Medicine Wheel – The term was first applied to the Big Horn Medicine Wheel monument and sacred site on Medicine Mountain, part of northern yoming’s Big Horn Range. The wheel consists of an 80-foot-diameter circular arrangement of stones, with 28 rows of circles around the wheel’s periphery. It is thought to have been built around 200 years ago by Native Americans, with the 28 spokes symbolizing the days of a lunar month. As a more general concept, the medicine wheel has come to refer to a set of Native American teachings based around the construction of a hoop with four quarters and/or six cardinal directions representing creation and (human and other-than-human) people’s relation to it. The precise correspondences vary from tribe to tribe and the medicine wheel has become an important symbol of pan-Indian identity.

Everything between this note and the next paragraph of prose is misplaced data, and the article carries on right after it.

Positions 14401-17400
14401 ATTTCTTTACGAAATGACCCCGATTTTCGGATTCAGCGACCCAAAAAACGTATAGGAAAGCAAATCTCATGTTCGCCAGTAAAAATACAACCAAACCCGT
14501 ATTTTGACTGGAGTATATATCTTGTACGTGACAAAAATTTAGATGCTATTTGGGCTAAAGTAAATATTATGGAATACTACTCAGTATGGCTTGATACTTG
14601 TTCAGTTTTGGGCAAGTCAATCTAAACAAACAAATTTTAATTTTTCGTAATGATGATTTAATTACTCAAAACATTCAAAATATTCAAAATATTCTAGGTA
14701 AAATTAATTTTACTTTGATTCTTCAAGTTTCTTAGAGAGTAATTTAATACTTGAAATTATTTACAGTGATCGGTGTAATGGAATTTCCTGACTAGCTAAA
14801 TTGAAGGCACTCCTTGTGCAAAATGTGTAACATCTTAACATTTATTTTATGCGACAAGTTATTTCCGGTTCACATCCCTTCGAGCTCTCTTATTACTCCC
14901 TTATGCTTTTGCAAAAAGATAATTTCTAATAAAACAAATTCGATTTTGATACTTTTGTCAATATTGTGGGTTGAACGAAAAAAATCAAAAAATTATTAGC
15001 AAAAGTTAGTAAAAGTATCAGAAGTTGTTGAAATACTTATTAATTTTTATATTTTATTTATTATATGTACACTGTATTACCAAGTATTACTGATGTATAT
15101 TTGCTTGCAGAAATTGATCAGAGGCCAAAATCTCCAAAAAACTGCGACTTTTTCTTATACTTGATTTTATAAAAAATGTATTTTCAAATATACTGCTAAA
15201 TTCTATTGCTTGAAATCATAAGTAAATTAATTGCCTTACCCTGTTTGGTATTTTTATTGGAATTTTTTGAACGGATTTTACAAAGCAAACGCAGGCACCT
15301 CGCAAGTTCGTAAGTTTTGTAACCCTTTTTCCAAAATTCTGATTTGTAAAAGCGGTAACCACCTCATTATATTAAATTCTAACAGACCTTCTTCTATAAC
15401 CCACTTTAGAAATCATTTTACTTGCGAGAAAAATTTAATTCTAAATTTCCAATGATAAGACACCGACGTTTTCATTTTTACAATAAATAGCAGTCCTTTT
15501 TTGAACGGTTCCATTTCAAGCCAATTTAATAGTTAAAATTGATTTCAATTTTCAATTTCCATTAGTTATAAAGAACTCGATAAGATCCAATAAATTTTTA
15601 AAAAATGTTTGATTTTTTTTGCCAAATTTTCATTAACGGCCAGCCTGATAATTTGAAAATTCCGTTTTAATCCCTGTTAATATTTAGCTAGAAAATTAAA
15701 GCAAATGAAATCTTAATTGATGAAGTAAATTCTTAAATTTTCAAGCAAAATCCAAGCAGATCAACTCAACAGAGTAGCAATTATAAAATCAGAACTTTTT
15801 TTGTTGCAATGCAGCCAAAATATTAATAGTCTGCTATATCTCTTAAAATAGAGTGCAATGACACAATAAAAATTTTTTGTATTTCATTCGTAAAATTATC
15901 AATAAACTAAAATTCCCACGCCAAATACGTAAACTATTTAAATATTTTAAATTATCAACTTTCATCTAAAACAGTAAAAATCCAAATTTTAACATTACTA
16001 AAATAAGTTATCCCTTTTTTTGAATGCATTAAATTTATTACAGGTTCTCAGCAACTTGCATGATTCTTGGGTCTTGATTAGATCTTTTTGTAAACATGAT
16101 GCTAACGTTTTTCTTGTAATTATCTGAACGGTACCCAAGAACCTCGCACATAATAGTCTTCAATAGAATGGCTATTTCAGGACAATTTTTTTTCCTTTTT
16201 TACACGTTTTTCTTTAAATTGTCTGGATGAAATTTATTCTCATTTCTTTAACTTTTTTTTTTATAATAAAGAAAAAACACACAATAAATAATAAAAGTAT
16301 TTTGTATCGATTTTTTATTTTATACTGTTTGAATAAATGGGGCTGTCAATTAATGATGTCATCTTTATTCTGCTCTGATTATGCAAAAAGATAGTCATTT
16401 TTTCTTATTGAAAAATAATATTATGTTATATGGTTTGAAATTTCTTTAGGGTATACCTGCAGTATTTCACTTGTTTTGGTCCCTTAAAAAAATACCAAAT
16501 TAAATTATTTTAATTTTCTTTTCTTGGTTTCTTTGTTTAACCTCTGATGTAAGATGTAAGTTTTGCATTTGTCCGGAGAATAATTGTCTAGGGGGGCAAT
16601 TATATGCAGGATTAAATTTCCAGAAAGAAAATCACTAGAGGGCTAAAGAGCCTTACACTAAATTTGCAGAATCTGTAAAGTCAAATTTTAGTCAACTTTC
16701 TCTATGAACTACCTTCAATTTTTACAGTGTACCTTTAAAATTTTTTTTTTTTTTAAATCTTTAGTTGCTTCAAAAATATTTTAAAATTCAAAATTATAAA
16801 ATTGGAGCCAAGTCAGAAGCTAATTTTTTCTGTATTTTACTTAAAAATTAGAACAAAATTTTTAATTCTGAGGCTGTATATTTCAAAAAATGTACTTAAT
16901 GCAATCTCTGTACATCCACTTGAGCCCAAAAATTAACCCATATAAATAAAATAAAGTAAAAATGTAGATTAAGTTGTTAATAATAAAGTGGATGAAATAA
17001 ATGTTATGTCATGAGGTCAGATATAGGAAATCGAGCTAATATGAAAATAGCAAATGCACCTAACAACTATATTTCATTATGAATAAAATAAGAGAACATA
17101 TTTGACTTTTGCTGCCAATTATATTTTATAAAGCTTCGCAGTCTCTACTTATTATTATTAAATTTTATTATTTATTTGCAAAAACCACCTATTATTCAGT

Sun Bear (Vincent LaDuke), allegedly of Ojibwe and EuroAmerican descent, who founded the Bear Tribe Medicine Society, had visions directing him to share the teachings of the medicine wheel with Natives and, controversially, non-Natives. At medicine wheel gatherings, participants can undertake sweat lodges, pipe rituals, and crystal healing ceremonies, all themes from Plains Indian and Ojibwe traditions adapted by Sun Bear and fused with environmentalism and New Age self-help and therapeutic themes to form the “medicine wheel teachings.” Sun Bear’s teachings have inspired countless people and provided them with empowering methods for living their lives in a “sacred manner,” but Métis teachers like Sun Bear have been ostracized and criticized by Native American activists (especially among the American Indian Movement) who question his ancestry and the authenticity of his teachings and have physically disrupted his workshops. Alice Kehoe traces the idea of the medicine wheel to what was originally “a minor item in Cheyenne life, little wooden hoops used primarily in a game of skill” (1990, 200). Vine Deloria Jr. identifies Kehoe and other contributors to James Clifton’s Invented Indian (1990) as neocolonial arbiters over what is and what is not “tradition,” especially given their consensus that current perceptions of Indianness are invented and therefore not traditional. Similarly, Ward Churchill labels this “new racism.”